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Rodriguésia 67(2): 309-320. 2016 http://rodriguesia.jbrj.gov.br DOI: 10.1590/2175-7860201667203
Floral traits as potential indicators of pollination vs. theft
Camila Silveira de Souza1,3, Camila Aoki 2, Augusto Ribas1, Arnildo Pott1 & Maria Rosângela Sigrist1 Abstract
Floral visitation does not necessarily mean pollination, as several animals utilize floral resources without transferring pollen. Since pollinators and thieves can affect the reproduction, morphology and diversification of flowering plants, we here investigated if attributes of flowers and flowering of plant species collected in the central Brazilian vereda would predict the pollination (pollen seeking) or theft (pollen/nectar theft) during the visits. It was hypothesized that non specialized flowers would have a higher incidence of thievery, where as specialization, for example, the presence of large and medium flowers with long corolla, making it difficult to access nectar, would lead to increased pollination. As a result, four attributes were mainly associated with illegitimate visits, and in order of importance, they are size (small), quantity of flowers per plant (large), flowering time (< 10 months) and floral type (inconspicuous). The richest and most abundant visitor groups, including bees, flies and wasps, acted mainly as potential pollinators, while cockroaches, butterflies, beetles, ants and hemipterans acted as thieves. However, further studies are required to confirm that this pattern is repeated in other larger and more diverse communities, thus confirming the possible preference for floral thieves. Key words: vereda, bees, anthophilous fauna, flowering, generalist flower.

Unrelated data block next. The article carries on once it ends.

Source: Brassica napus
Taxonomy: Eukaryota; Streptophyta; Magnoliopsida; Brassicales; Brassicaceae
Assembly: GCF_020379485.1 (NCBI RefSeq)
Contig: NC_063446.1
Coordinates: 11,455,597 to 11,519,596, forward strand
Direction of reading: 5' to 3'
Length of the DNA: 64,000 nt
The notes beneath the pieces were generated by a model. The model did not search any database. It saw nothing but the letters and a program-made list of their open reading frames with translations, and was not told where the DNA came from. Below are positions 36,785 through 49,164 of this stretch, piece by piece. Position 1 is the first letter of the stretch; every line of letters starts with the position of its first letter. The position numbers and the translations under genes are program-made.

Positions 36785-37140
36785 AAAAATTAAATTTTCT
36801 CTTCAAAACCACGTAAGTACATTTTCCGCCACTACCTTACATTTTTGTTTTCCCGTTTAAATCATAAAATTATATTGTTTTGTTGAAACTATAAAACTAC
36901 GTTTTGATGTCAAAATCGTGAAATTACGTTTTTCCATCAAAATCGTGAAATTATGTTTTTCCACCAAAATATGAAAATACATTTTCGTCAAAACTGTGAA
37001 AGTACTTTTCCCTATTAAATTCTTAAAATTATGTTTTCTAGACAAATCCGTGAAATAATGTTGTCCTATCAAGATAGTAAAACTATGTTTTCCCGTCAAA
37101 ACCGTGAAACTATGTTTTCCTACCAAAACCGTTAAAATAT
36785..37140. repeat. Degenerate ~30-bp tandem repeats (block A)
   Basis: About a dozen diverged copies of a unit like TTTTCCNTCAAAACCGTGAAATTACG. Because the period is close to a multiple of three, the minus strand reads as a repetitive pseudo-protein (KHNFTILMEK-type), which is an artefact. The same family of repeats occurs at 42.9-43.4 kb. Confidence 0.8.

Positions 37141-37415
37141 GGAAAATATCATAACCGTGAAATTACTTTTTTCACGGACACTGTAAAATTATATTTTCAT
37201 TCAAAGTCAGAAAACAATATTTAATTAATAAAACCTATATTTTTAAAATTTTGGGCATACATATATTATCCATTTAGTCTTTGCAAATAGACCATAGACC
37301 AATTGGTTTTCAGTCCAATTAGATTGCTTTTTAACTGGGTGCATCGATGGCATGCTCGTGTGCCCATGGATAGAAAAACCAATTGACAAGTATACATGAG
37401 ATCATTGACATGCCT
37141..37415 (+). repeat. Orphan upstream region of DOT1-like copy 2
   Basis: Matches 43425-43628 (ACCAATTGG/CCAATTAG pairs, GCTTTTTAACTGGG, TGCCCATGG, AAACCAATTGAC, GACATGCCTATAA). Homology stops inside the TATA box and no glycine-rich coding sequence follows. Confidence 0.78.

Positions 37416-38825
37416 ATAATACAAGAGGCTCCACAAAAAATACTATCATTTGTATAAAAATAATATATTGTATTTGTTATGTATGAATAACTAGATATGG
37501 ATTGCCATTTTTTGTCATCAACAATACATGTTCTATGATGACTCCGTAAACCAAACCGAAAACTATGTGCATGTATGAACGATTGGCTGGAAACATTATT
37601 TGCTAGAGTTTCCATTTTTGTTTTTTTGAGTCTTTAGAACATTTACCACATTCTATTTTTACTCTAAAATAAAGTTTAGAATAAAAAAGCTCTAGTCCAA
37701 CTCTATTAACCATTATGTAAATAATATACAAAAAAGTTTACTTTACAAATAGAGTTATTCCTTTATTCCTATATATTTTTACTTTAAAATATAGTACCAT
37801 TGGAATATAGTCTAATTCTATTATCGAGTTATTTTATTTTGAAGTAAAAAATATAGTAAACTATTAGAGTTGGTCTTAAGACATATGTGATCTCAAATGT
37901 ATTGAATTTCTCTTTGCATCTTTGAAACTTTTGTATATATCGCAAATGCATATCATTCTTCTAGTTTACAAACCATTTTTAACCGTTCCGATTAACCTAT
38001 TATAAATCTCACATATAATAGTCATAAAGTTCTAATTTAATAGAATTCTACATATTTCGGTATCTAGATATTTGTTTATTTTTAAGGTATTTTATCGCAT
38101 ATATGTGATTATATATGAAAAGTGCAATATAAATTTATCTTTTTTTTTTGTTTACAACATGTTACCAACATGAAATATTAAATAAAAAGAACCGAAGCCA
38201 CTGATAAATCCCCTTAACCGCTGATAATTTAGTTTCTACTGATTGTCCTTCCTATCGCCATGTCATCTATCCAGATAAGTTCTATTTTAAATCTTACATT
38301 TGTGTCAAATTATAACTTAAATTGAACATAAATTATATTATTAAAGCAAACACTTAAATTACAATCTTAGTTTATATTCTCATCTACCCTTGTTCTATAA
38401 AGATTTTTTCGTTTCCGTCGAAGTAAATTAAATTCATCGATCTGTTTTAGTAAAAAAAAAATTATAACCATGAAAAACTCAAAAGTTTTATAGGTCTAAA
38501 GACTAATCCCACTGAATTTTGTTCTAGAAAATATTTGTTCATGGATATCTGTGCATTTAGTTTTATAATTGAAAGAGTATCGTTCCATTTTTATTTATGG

Tipos florais de plantas como potenciais indicadores da ocorrência de polinização vs. pilhagem. A visitação floral não é sinônimo de polinização, vários animais utilizam recursos florais sem transferir pólen. Essas visitas podem ser consideradas pilhagem. Polinizadores e pilhadores podem afetar a diversificação morfológica, taxonômica e reprodutiva das espécies de plantas, e nós investigamos se os atributos florais e de floração das espécies de plantas amostradas em vegetação de vereda nos dariam evidência de visitas de polinização (transporte de pólen) ou de pilhagem (roubo de néctar/pólen). Esperamos que as flores não especializadas tenham uma maior incidência de pilhagem, enquanto flores especializadas, por exemplo com tamanho grande e médio e corolas longas, com néctar menos acessível, tenderiam a ser polinizadas e menos pilhadas. Quatro atributos foram associados principalmente com visitas ilegítimas, tamanho da flor (pequeno), quantidade de flores por planta (muitas flores), tempo de floração (10 mm; medium: >5 mm and 10 months) and plants with a variable number of flowers (but < 500) would stand a greater chance of becoming pollinated (Tab. 2; Fig. 2). The classification tree had an accuracy of 82%, and the cross-validation results are as follows: 10% for true theft, 72.1% true pollination, 4.2% false theft and 13.7% for false pollination.